The Chinese government: Macau is being 'adjusted'

In case casino raids and falling revenue weren’t enough to convince you that the Chinese government is purposely killing Macau’s gambling business, officials laid it all out on Monday.

In his annual policy address on Monday, Macau’s Chief Executive Dr Fernando Chui Sai-on said that the government would be strengthening regulation on the gaming industry ahead of its review of casino licence renewals.

“After a decade of opening up and rapid growth of the gaming industry, the pace of development has started to slow down,” Chui Sai-on said. “The government will strive to adjust the pace without changing the momentum, seeking stable growth amid adjustments.”

It’s hard to see how that’s possible, considering the fact that analysts at Wells Fargo think Macau gaming revenue for March will be down between 37%-39% from the same time last year.

Chui Sai-on also said that unemployment on the island was a “possible concern.” In the muted language of the Chinese government this is clear message — the Chief Executive is preparing his people for some difficult times ahead.

Macau’s economy contracted 17% in the fourth quarter of 2014 alone. Gaming revenue in the month of February was half what it was the year before. The world’s capital of gambling is being crushed by Chinese President Xi Jinping’s corruption crackdown. He says he’s trying to flush out what he considers the seediest elements of Chinese business and government — others say he’s just trying to consolidate power.

Either way, what he’s doing — putting cameras in casinos, monitoring purchases on the island, busting prostitution rings, arresting powerful businessmen — it’s scaring away VIP and retail gamblers alike.

The government will now ensure that it “closely monitors the possible problems and difficulties caused by the adjusting pace”, Chui Saion said. “Effective measures will be taken in a timely manner to prevent the problem from expanding, thereby confronting and impacting other industries or sectors… In particular, efforts will be put on safeguarding employment stability of residents.”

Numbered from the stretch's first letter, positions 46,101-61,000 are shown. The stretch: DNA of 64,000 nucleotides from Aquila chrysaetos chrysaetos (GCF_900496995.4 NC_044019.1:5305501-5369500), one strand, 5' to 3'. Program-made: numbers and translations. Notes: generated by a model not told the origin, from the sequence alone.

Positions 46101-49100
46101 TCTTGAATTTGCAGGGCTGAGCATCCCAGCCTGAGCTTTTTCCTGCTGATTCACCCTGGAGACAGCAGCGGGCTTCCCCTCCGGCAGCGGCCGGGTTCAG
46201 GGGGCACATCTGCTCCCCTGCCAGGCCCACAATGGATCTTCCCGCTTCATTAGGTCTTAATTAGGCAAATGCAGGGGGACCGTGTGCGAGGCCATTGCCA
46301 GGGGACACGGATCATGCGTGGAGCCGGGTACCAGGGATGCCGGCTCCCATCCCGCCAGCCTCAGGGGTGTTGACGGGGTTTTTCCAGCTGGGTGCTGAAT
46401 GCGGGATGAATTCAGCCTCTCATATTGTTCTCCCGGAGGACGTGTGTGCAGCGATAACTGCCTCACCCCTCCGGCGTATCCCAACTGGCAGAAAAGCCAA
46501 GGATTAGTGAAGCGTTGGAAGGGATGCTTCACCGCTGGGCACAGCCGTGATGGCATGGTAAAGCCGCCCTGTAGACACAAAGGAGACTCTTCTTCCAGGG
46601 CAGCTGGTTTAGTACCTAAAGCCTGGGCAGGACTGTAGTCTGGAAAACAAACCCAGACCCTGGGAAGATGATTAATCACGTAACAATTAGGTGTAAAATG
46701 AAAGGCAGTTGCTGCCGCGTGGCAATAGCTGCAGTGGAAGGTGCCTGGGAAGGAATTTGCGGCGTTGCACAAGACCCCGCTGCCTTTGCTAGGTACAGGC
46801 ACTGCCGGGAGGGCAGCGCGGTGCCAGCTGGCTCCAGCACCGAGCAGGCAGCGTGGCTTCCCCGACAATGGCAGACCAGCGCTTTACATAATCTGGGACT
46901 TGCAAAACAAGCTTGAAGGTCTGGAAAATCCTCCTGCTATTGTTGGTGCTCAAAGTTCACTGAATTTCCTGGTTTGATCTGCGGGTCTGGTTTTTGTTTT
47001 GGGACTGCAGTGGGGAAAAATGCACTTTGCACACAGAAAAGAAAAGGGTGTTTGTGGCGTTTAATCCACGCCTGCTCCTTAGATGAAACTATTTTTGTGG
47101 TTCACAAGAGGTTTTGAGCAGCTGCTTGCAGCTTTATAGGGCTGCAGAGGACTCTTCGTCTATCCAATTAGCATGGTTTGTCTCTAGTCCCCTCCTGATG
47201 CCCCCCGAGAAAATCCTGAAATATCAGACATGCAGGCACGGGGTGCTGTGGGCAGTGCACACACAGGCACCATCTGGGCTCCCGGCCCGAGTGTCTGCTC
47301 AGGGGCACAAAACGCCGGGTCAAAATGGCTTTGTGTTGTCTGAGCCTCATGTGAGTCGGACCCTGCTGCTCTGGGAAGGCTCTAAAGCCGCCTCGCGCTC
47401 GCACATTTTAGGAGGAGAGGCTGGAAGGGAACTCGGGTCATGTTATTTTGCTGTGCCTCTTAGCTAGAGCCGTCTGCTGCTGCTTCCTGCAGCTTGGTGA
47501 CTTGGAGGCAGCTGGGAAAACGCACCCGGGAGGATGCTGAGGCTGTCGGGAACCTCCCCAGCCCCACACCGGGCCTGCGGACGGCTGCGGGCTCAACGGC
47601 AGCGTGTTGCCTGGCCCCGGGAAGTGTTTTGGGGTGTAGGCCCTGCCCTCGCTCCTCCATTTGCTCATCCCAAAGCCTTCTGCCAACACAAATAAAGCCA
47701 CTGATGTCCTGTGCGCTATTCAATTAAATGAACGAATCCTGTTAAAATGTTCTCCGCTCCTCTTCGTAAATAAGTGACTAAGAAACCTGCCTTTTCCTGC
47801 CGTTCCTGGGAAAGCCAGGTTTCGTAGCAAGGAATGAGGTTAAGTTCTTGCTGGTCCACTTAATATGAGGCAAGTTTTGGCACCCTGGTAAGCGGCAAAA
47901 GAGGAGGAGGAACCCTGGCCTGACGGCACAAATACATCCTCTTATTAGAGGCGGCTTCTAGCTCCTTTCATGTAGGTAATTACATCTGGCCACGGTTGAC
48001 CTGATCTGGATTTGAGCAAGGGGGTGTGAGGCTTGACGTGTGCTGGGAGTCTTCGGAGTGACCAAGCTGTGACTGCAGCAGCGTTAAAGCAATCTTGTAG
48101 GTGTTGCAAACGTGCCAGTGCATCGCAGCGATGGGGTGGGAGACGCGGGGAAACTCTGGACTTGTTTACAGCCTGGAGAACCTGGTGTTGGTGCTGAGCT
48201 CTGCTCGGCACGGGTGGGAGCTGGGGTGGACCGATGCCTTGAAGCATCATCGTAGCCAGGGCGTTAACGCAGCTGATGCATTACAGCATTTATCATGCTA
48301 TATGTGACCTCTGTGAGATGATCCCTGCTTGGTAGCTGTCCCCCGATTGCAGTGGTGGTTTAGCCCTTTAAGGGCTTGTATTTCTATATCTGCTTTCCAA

Casino operators need to submit their business plans to the government, and those plans better have solid non-gambling entertainment elements. Live shows, amusement parks — whatever. Just not gambling.

Lawrence Ho Melco Crown EntertainmentREUTERS/Tyrone SiuMelco Crown’s Chief Executive Lawrence Ho, son of Macau casino kingpin Stanley Ho

Of course, some CEOs didn’t see this coming. There are billions of dollars worth of new projects in the works for the next two years.

“The key question everyone should be asking is whether the mid-year openings of Galaxy Phase 2 and Studio City will sequentially and proportionally drive revenue for the whole gaming industry, as opposed to taking market share away from the other operators in a shrinking pie,” Macquarie analyst Jamie Zhou wrote in a recent note.

Melco Studio City, a project from Lawrence Ho, the son of the man who essentially built Macau, Stanley Ho, along with Australian billionaire James Packer, is supposed to be family friendly, with rides for the kids and everything

Of course, the kids won’t be there unless mum and dad aren’t creeped out by all the surveillance.

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